Financial Institutions Reform, Recovery, and Enforcement Act of 1989 (FIRREA)
A Decade's Journey from "Deregulation" to "Supervisory Reregulation": The Financial Institutions Reform, Recovery, and Enforcement Act of 1989
Daniel B. Gail and Joseph J. Norton, 45(3): 1103–1228 (May 1990)
The recently enacted FIRREA legislation constitutes the most significant legislative restructuring of U.S. "banking institutions" and deposit insurance apparatus in over fifty years. The Act will effect a consolidation of the U.S. thrift industry and sets the stage for the "supervisory reregulation" of all U.S. banking institutions (including commercial banks).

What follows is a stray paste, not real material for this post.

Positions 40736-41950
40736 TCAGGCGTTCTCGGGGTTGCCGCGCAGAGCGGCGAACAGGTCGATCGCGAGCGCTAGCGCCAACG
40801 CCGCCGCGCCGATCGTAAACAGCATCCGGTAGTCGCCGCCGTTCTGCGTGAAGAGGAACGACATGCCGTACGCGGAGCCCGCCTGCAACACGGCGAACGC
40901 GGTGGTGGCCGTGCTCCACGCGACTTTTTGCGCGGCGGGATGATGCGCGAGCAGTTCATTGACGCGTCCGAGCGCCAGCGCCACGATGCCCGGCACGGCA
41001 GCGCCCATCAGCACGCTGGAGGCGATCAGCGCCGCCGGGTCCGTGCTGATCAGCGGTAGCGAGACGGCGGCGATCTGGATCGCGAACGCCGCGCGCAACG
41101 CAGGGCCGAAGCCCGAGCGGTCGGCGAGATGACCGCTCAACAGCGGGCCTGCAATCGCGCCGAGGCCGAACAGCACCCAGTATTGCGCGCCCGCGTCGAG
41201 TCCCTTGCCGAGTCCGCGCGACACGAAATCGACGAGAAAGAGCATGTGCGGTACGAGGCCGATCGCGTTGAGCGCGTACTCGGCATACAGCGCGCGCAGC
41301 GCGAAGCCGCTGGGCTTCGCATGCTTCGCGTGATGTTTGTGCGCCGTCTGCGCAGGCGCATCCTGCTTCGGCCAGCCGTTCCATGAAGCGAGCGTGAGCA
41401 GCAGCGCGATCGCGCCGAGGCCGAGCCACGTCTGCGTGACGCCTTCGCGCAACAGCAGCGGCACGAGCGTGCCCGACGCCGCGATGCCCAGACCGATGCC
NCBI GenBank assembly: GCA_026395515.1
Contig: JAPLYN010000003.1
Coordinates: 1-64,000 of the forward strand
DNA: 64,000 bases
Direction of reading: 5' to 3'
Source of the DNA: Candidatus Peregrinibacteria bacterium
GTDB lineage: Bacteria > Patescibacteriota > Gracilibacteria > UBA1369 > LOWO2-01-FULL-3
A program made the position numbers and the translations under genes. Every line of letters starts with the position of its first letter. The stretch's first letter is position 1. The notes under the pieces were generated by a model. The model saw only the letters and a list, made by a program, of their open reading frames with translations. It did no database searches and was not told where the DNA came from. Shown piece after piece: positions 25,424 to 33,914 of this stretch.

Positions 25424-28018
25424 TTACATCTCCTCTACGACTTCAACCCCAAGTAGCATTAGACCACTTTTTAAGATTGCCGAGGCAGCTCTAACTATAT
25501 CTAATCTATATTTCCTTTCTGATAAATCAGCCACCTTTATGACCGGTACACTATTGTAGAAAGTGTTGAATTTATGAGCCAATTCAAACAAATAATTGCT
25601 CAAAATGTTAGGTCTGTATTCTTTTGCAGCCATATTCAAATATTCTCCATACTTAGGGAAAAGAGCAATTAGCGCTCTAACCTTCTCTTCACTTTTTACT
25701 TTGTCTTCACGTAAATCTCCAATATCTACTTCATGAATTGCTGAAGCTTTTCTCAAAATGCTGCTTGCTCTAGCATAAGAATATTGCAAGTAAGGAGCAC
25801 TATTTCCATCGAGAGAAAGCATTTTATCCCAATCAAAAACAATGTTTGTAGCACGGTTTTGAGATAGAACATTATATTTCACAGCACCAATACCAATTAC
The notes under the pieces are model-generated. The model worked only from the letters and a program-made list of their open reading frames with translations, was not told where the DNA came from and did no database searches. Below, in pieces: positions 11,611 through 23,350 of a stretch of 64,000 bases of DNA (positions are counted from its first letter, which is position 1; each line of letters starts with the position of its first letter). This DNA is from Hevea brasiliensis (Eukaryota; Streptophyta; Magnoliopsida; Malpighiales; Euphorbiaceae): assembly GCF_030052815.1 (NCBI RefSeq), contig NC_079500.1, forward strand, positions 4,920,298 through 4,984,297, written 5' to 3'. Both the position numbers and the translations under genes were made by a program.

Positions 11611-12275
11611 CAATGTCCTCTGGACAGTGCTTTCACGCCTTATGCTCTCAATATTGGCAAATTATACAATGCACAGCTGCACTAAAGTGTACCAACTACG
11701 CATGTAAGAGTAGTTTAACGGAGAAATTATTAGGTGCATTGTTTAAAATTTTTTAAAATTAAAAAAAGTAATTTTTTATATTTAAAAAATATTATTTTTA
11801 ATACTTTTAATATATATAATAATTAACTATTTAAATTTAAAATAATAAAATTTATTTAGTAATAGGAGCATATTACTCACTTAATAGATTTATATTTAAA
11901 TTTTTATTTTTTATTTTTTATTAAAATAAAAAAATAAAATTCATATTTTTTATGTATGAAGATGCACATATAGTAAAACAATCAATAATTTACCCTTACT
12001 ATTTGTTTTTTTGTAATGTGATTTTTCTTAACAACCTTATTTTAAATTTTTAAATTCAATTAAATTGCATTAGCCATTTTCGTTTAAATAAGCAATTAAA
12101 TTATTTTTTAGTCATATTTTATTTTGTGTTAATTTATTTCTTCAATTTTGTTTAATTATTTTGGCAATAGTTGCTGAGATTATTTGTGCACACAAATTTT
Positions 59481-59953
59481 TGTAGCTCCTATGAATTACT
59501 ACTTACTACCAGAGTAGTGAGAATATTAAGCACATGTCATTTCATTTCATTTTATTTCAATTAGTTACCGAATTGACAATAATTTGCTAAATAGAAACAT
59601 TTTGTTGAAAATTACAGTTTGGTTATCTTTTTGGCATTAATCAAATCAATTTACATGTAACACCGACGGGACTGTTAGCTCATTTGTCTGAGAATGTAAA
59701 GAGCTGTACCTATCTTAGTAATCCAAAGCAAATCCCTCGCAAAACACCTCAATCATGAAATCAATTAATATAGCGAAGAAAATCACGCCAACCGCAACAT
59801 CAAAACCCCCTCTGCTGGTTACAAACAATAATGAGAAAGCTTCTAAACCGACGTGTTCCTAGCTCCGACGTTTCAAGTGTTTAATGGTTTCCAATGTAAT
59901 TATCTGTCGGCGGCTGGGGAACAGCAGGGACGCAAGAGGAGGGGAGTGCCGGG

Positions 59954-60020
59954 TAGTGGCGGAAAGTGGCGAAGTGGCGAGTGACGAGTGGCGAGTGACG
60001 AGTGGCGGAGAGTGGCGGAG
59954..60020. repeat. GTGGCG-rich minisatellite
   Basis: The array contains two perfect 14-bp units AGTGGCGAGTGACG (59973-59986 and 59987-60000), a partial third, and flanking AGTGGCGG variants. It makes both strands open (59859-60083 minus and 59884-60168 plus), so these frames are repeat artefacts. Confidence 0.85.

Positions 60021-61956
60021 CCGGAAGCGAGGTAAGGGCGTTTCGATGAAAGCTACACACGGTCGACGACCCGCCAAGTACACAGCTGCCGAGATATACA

Financing the Bailout of the Thrift Crisis: Workings of the Financing Corporation and the Resolution Funding Corporation
Marirose K. Lescher and Merwin A. Mace III, 46(2): 507–35 (Feb. 1991)
This Article describes the structure and operations of the Financing Corporation and the Resolution Funding Corporation, two government corporations created to raise funds in the public capital markets to resolve insolvent thrifts. The Article questions the efficacy of this bailout mechanism established by the Financial Institutions Reform, Recovery and Enforcement Act of 1989, both in terms of the use of off-budget corporations to fund the thrift resolutions and the sufficiency of funds identified for the thrift industry bailout.